Oh, I do like to be beside the seaside: Tenby

Did you use to visit the seaside when you were younger? Here, Gill James from Bury remembers adventuring in Tenby, Wales.

1967. O-level year. It had been a hard slog and we deserved a break.

“We should go on holiday,” said Sheila.

“Where could we go?” I asked.

“Tenby’s nice,” said Sue.

Of course, our parents would have none of it. We were only fifteen. We’d taken O-levels a year early. In fact, Sue was even younger; she’d come to the Grammar School a year early as well. No way would three young girls be allowed to go on holiday on their own.

“I’ll go with them,” said Sheila’s mum.

“We should go to the boarding house our lot went to last year,” Sue suggested.

I’d heard a lot about seaside landladies not being particularly friendly. Our family preferred self-catering holiday. I’d not felt that comfortable when I went to a boarding house with my grandmother; too many rules and regulations and you were worried all the time that you might break something.

Sue’s mum wrote to the landlady they’d used the year before and soon everything was booked: a coach there and back, and seven nights bed, breakfast and evening meal in a boarding-house just a few metres away from the sea.

I needn’t have worried about the landlady. She was a young woman who had to small twin boys to look after. She was friendly and warm and gave us lots of tips about what there was to do and see in the region.

Sheila, Sue and I shared a room. Sheila’s mum had a room to herself. We had one double bed and on single bed in our room. We took it in turns sleeping in the single bed which was not all that comfortable.

The boarding house was actually very pleasant and the food was nice – plain but well–cooked and there was plenty of it. Nevertheless we were always hungry. We ate lunch every day in a café situated just above the North Beach.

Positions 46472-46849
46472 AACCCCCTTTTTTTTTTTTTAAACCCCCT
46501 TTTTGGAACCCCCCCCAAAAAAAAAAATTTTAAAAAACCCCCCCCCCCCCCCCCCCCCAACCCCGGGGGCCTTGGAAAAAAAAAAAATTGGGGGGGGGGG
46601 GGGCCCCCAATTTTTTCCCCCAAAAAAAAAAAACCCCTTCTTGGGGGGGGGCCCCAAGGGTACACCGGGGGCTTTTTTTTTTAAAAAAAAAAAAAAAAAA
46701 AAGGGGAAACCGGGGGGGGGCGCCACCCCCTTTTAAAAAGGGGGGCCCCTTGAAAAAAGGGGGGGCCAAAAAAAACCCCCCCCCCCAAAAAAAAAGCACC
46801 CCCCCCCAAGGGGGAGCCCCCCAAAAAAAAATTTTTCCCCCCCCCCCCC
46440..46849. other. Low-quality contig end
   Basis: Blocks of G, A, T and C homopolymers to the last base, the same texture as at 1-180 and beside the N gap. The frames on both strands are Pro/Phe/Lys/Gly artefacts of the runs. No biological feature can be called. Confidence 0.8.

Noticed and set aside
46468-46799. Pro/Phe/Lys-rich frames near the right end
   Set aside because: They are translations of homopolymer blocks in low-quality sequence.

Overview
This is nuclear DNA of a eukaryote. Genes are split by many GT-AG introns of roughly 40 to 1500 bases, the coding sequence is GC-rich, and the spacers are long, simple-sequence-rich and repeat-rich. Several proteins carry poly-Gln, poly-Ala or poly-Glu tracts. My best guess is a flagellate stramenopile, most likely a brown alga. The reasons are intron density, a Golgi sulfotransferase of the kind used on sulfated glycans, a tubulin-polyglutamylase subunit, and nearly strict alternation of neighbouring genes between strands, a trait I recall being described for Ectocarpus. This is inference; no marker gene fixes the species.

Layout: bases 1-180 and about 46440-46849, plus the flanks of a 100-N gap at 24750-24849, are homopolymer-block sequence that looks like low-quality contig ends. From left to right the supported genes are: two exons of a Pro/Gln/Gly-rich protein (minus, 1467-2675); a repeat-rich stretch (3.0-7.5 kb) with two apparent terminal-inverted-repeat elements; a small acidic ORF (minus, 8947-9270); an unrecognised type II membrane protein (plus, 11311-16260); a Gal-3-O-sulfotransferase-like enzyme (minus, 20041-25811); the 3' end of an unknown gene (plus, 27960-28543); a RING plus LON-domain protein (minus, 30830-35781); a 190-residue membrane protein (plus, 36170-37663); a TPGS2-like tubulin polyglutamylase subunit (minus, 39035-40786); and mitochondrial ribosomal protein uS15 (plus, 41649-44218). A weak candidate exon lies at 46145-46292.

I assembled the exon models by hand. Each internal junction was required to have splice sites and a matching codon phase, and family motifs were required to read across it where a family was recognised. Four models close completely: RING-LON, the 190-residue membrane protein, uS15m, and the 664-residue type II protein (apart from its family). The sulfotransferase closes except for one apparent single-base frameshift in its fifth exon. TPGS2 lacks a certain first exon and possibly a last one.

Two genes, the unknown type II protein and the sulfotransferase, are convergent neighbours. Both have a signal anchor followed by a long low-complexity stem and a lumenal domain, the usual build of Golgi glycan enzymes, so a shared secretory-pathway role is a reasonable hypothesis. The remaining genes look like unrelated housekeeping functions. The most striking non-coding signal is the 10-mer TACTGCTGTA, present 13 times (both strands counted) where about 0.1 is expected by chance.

They had the most delicious fruit pies. Back in our room after dinner, we’d eat chocolate biscuits even though we’d just had a three course meal. Was it the sea air that did it?

Maybe it was also the sea air that made us sleepy. We were in bed by nine o’clock every evening.

I don’t think the sun actually came out at all during that week. But even the sea was pleasantly warm and we were able to swim every day. It only rained one day, our last day there, and as we were in our swim wear when it started, we just legged it back through the streets as we were.

We didn’t bother getting dressed. We attracted a few comments. That was our last afternoon there anyway. And despite everything we went home with respectable tans. I remember as well though that the sun did come out on the day we left. Still, at least that made the scenery even prettier on the way home.

Tenby was a delightful place then and remains so today. I’ve been a few times more recently. The North Beach is great for bathing and for sandcastles. The sand is glorious there. The South Beach is also very pleasant. The harbour is pretty and you can buy fresh fish there. A visit to Caldey Island is imperative.

The trip over by boat is quite exhilarating. The island is the home of some Cistercian monks and their products are for sale on the island. You can also make prayer requests via their website.

Tenby has an interesting shopping centre. Back in 1967 there were a lot of what we would call new Age shops today. These were a delight for us; we thought we were Hippies.

Back then, Guest Houses were still called Boarding Houses, and Hostesses were Landladies. But a change was coming about. We were treated so very well. We were definitely Guests in the eyes of our Landlady. Sheila’s mum was a real sweetie; she tagged along with everything we wanted to do and only occasionally told us to be careful when we went in the sea.

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